This magnificent temple is cut 40 metres high into the mountain. It was nicknamed the Treasury after rumour circulated that a pharaoh had hidden treasure in one of the decorative carvings high overhead. Generations of gun-toting pirates have tried to shoot their way through the solid facade, with nothing to show for their efforts but bullet holes. (The Treasury famously featured in the final scene of the 1989 film Indiana Jones and the Last Crusade.)

The temples, altars and mausoleums of varying sizes are a legacy of those who had inhabited this remote oasis. Petra remains one of the great architectural legacies of the ancient world.

The city is a perfect day trip from the town of Wadi Musa, though many travellers stay for longer. Bedouin from the adjoining towns of Wadi Musa and Little Petra work on Petra Archaeological Park, hawking collections of dusty jewellery, dubiously authentic Roman coins and sun-curled postcards. Others make a living transporting tourists on camels, donkeys and horses between sites.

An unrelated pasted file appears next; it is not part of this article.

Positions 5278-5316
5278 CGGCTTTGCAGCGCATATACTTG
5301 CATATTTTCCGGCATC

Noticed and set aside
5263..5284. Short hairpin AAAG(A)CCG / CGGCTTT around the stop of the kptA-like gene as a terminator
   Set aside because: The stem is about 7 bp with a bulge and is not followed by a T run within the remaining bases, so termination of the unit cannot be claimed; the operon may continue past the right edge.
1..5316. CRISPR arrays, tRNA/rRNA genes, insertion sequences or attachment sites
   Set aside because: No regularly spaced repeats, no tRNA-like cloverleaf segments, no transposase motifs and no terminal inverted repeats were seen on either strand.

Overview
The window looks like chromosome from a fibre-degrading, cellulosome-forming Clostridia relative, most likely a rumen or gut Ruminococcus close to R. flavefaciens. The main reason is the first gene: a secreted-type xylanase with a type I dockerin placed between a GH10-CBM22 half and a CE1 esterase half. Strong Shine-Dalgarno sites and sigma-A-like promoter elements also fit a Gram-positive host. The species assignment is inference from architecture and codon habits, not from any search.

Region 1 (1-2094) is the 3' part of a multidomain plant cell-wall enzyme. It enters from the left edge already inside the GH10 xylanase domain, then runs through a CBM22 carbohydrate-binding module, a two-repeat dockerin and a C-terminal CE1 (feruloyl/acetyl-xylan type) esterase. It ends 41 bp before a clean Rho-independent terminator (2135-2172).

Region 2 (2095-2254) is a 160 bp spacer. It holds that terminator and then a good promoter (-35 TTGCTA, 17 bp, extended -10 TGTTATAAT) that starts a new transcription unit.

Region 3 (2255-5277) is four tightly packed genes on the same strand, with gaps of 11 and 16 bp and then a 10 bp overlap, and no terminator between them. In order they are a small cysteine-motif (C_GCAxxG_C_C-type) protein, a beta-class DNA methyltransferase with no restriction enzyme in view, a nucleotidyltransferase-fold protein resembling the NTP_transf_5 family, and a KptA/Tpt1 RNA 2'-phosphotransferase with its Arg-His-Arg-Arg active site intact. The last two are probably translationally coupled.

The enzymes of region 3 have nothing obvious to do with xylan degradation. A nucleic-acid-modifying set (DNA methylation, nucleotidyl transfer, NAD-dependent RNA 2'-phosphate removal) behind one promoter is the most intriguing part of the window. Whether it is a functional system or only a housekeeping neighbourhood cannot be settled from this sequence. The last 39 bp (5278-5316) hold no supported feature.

Back at the cave, my guide's cousin has finished cooking. The goat is carved and set on a tray on the cave floor. Rice and pita bread is handed around the fire and we eat, much as the Nabateans might have, in caves, in their Rose-Red City.

FAST FACTS

Getting there

Royal Jordanian has a fare to Amman from Sydney and Melbourne for about $2165 low-season return, including tax. Fly Thai Airways to Bangkok (about 9hr), then to Amman (9hr 45min); see rj.com. Australians require a visa for a stay of up to 30 days, which can be obtained on arrival (20 dinar, $27). There are regular buses from Amman to Wadi Musa (4hr). Petra Archaeological Park is open daily 6am-6pm in summer, 6am-4pm in winter. One-day tickets 50 dinar, two-day 55 dinar, three-day 60 dinar; cash only. There is a single restaurant on site; take plenty of water and a hat; food is allowed.